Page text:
Italy's highest court has once more delayed a ruling on whether it will affirm a lower court's decision ordering
A panel of judges for a branch of the Court of Cassation took up the case on Wednesday in a closed session and had been expected to issue a ruling Thursday, but Getty spokeswoman Julie Jaskol said that it had received word that the court had now deferred its ruling until June 4.
The saga of the nearly life-size statue, also known as "Victorious Youth," is approaching the 50-year mark, unless you want to go back more than 2,300 years to the 300s BC, when it's believed to have been forged by Lysippus, personal sculptor to Alexander the Great.
Fishermen from the Italian port of Fano hauled it out of waters off Italy's Adriatic coast in August 1964, according to the Getty's research -- and they were about 35 miles offshore, in international waters well beyond Italy's maritime territorial limit.
The fishermen subsequently broke Italian laws by hiding the statue instead of reporting the find to authorities; dealers who later acquired it broke Italian law once more by exporting it without the required government license. The Getty's top attorney, Stephen Clark, says other owners had it in London and Germany before the Getty Trust bought "Victorious Youth" in 1977 for today's equivalent of $15.4 million.
Italian courts have ruled several times in the past that there are no grounds for declaring the statue Italian property under a 1939 law that says all cultural works found in Italy's territory belong to the state.
But legal and political authorities in the Marche region, which includes Fano, persisted in recent years, winning lower court rulings in 2010 and 2012 that ordered the Getty to hand over "Victorious Youth." The Getty appealed, and it's now up to the national high court whether to affirm or overturn the decision that the Bronze belongs to Italy.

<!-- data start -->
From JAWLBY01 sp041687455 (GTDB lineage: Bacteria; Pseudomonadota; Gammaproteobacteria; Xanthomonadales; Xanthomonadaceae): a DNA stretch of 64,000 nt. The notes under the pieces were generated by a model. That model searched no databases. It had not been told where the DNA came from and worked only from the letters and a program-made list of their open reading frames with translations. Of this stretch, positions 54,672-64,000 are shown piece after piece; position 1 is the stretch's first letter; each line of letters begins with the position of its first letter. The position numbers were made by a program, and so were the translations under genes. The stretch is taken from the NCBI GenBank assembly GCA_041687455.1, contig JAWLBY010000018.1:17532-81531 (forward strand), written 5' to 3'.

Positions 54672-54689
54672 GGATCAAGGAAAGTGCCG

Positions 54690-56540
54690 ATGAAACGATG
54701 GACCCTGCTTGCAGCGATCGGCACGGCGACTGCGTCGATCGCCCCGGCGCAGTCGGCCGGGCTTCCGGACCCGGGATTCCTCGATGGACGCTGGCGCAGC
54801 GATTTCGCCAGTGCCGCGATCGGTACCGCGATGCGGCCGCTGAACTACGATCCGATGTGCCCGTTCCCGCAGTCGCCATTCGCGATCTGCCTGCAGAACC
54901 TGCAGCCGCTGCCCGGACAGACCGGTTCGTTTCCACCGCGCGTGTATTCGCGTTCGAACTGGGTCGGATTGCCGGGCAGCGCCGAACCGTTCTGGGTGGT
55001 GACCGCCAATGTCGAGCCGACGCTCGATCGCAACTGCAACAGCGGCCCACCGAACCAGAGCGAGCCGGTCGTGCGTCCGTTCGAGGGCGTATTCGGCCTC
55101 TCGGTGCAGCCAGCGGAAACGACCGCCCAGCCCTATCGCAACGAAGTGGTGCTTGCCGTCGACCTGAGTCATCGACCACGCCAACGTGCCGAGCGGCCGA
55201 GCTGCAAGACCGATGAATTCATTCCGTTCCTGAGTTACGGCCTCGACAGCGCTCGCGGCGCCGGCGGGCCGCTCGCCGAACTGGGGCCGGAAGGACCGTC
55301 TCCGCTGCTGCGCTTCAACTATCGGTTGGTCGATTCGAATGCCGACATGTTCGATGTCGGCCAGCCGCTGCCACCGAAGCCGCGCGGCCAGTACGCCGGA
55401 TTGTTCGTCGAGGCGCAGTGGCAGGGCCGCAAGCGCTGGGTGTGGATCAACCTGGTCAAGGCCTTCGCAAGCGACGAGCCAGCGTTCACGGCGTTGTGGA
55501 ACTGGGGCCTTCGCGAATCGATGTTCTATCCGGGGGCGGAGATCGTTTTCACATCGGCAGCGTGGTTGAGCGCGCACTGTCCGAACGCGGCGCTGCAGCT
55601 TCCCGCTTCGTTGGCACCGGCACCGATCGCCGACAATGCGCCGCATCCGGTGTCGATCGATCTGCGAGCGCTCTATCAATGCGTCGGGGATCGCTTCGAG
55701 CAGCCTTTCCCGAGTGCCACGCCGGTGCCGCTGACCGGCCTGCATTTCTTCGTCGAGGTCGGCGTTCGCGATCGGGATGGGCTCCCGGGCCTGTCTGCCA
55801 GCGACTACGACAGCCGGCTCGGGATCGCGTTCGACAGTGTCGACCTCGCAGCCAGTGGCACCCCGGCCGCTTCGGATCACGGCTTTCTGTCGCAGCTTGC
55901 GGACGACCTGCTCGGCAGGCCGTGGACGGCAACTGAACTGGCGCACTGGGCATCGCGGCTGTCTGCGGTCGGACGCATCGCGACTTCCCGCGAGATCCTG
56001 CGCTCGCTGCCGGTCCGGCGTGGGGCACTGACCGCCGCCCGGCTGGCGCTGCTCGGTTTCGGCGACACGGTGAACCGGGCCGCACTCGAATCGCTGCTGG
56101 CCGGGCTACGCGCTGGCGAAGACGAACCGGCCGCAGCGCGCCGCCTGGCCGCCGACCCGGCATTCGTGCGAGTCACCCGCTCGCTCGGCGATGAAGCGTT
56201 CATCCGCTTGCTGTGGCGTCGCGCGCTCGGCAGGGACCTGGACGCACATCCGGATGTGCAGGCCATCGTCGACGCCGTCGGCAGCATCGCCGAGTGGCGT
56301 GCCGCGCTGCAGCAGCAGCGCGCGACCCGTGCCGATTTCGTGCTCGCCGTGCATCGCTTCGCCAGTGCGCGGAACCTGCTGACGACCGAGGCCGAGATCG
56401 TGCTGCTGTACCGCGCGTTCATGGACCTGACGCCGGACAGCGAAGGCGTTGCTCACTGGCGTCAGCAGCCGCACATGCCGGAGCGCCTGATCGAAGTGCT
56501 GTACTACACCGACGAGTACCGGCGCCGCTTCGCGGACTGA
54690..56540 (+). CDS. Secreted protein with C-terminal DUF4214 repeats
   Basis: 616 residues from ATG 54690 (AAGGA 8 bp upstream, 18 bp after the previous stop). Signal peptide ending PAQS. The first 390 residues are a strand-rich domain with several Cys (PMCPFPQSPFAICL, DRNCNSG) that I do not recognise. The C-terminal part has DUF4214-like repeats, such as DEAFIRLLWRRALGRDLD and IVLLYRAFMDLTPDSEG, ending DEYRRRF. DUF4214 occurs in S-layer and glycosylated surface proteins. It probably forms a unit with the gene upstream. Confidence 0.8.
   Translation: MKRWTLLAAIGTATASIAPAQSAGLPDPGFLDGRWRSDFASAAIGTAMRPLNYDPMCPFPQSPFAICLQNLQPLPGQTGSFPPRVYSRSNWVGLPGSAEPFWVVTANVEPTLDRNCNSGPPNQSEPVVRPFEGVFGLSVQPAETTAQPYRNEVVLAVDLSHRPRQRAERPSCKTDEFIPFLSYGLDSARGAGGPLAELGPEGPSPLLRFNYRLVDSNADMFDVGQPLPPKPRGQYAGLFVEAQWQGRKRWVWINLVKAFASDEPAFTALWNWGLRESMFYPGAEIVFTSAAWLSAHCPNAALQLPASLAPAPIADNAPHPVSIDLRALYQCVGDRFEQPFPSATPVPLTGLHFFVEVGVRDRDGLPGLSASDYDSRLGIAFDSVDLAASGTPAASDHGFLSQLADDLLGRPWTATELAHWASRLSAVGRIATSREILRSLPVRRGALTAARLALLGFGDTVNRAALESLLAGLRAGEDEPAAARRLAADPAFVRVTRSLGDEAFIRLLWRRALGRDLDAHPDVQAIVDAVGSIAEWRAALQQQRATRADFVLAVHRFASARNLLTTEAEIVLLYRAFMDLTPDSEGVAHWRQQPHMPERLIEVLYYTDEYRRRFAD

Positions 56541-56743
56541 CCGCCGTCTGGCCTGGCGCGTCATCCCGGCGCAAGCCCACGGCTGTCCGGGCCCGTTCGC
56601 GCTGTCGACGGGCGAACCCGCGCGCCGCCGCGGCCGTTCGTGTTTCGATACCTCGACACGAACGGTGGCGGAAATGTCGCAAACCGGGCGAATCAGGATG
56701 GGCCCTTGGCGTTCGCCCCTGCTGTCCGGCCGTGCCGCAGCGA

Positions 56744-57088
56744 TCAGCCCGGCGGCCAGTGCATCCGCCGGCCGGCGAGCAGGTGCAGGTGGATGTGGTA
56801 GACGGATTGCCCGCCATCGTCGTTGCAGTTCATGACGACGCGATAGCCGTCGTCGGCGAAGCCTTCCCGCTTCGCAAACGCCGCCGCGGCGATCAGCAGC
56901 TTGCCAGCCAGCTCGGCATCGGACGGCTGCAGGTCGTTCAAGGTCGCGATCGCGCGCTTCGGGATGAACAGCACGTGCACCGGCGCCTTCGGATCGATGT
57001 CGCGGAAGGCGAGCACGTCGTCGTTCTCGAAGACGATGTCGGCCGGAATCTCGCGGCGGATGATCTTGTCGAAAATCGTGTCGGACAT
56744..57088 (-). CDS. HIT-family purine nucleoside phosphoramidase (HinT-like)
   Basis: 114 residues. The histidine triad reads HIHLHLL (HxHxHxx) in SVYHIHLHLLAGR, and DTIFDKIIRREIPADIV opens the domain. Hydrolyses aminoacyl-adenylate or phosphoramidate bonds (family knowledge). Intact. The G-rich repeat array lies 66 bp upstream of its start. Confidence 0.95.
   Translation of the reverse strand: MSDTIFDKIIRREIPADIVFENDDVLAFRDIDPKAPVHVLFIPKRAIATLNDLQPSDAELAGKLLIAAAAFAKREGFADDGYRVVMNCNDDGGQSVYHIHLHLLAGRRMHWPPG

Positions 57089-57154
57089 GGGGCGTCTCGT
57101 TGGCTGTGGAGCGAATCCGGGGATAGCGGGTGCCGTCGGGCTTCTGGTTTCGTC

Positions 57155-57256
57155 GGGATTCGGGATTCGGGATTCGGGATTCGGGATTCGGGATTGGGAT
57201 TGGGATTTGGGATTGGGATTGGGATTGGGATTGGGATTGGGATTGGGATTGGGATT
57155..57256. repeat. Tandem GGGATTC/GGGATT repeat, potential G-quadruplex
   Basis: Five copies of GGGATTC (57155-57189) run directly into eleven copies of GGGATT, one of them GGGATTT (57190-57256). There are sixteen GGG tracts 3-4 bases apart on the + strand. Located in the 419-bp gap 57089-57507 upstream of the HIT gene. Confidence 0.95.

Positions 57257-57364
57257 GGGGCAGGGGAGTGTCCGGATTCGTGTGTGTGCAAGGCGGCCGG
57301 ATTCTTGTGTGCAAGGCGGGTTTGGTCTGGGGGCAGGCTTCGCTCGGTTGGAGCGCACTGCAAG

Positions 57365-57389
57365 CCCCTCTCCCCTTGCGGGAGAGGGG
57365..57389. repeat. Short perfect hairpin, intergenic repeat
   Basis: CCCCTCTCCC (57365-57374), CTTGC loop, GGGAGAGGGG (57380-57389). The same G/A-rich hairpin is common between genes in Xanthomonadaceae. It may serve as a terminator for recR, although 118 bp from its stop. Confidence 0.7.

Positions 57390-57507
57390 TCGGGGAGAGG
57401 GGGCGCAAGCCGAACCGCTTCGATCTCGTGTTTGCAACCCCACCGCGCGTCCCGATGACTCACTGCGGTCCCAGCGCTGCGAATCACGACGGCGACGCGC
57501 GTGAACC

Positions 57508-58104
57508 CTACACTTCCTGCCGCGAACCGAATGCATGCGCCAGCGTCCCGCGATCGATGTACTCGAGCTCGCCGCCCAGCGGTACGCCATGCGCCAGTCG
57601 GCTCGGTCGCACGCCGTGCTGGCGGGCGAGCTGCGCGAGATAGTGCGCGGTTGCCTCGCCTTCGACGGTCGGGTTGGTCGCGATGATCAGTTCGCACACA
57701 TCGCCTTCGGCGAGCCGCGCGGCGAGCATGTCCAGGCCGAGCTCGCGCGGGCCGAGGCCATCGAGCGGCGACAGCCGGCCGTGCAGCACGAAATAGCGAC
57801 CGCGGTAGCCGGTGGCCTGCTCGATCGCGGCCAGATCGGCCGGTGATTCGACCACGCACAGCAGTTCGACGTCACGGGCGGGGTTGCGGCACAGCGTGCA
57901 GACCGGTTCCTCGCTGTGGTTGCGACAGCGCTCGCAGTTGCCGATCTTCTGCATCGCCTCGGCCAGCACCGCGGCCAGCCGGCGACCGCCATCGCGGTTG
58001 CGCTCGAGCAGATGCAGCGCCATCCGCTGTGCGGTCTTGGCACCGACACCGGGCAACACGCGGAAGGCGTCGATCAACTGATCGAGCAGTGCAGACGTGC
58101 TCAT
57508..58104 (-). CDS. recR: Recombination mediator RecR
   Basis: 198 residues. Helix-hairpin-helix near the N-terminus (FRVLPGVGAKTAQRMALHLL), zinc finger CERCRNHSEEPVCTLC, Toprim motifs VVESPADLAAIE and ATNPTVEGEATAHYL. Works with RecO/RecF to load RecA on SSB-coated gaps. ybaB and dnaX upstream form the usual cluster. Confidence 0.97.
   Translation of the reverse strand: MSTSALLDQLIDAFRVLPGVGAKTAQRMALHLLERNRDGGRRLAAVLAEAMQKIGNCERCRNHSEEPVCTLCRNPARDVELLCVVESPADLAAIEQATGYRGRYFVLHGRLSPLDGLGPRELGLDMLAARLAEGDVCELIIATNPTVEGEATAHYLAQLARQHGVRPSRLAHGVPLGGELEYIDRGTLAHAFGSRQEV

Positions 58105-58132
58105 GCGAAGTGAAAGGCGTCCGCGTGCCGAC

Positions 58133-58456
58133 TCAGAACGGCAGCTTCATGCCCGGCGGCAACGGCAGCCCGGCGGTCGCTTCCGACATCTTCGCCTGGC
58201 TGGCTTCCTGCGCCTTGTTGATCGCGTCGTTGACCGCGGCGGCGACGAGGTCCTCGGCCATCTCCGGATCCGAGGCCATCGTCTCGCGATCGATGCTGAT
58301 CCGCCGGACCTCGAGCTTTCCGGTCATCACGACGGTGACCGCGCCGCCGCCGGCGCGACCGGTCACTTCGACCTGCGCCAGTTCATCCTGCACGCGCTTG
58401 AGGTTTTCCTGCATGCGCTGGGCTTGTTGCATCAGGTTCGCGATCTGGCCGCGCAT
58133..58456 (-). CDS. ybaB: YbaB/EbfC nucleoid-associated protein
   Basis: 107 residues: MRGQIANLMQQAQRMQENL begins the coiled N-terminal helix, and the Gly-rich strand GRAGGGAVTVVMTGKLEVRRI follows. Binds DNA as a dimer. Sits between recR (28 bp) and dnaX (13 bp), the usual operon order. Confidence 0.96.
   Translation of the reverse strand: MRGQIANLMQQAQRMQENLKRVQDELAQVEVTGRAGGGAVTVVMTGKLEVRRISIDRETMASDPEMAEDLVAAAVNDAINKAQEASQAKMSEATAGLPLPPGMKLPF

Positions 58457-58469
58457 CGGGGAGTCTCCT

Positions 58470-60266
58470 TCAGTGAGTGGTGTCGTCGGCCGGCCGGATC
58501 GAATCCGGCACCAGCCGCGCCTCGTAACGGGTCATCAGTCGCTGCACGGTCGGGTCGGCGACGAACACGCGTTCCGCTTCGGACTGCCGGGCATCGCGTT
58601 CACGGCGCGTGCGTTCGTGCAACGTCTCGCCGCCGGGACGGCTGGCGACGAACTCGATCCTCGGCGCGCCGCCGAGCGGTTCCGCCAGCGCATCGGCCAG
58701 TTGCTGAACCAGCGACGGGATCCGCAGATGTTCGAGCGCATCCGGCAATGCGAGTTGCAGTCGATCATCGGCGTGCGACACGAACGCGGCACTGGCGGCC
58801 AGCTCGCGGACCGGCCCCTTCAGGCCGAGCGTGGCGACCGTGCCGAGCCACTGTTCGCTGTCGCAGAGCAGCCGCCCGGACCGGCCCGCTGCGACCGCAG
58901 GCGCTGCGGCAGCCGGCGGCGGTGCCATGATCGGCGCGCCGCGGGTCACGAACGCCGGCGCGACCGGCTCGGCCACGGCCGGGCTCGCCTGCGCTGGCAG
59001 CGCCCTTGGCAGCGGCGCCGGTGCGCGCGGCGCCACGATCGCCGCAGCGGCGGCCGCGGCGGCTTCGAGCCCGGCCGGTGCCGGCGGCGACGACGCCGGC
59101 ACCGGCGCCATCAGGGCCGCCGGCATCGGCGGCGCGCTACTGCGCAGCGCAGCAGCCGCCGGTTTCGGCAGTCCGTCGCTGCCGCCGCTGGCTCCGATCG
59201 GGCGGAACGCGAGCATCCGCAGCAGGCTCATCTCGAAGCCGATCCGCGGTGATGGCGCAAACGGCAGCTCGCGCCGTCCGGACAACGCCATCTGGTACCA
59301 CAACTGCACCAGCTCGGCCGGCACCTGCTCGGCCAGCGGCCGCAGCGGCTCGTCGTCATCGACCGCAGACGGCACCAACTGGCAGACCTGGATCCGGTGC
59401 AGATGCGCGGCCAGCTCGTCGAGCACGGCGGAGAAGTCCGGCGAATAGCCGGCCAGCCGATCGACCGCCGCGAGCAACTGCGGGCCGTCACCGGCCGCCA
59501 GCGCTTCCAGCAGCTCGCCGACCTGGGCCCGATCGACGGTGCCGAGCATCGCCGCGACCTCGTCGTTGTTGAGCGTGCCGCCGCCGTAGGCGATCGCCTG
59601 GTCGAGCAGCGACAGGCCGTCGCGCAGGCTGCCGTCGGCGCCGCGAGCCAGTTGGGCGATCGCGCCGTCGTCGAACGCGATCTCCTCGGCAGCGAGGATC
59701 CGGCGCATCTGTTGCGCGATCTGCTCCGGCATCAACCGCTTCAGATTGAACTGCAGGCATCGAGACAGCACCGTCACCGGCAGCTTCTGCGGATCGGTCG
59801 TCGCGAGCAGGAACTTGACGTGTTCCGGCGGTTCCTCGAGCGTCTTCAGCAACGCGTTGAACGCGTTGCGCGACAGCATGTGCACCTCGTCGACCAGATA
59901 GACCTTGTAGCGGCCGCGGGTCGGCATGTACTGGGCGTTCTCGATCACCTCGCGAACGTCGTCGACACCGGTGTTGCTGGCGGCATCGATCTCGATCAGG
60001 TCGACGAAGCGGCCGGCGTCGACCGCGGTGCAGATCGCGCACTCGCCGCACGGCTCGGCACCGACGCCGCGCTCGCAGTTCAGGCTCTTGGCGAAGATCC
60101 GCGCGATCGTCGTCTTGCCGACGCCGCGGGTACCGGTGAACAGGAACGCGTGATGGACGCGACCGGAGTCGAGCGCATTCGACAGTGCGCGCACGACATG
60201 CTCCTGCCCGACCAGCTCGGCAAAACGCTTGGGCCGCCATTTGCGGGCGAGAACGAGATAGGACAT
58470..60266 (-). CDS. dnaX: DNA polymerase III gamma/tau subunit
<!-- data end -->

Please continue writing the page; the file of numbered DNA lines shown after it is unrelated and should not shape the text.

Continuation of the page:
Some outside experts on art law and the repatriation of looted art think the Getty is on solid ground, that Italy has no claim to the statue because it wasn't found in Italian waters or on Italian soil -- and if any nation had a claim it would be Greece, where it was created and whose cultural patrimony it truly represents. The most advanced art and culture in Italy in the 300s BC was not Roman, which was still centuries from its prime, but that of Greek visitors and colonists.
But there's also a school of thought that museums should avoid holding on to objects that have any legal taint -- and that the Getty Bronze is too tarnished to keep because it was hidden, then exported without a permit, albeit before J. Paul Getty began eyeing a purchase in the 1970s.
Italian courts mulled those issues years ago and brought no charges, and the Getty's Clark says that, in any case, the proper penalties would have been fines, not seizure and expropriation of a statue to which Italy has no valid claim.
If the ruling goes against the Getty this time, it will have to consider whether defying the order would undermine the good relations, including prized loans of Italian art, that it has enjoyed with the Italian government's culture ministry. A precondition for the nearly seven years of goodwill was the Getty's return starting in 2006 of dozens of artworks, including some of its best antiquities, all of which bore evidence of having been looted from Italian turf.
But if the fragile Bronze goes back to Italy, might the Greek government, whose excellent relations with the Getty are reflected in a major current exhibition at the Getty Villa on Byzantine art from Greek national collections, then deliver its own demand to Rome for the return of what clearly is a brilliant piece of Greece's cultural patrimony?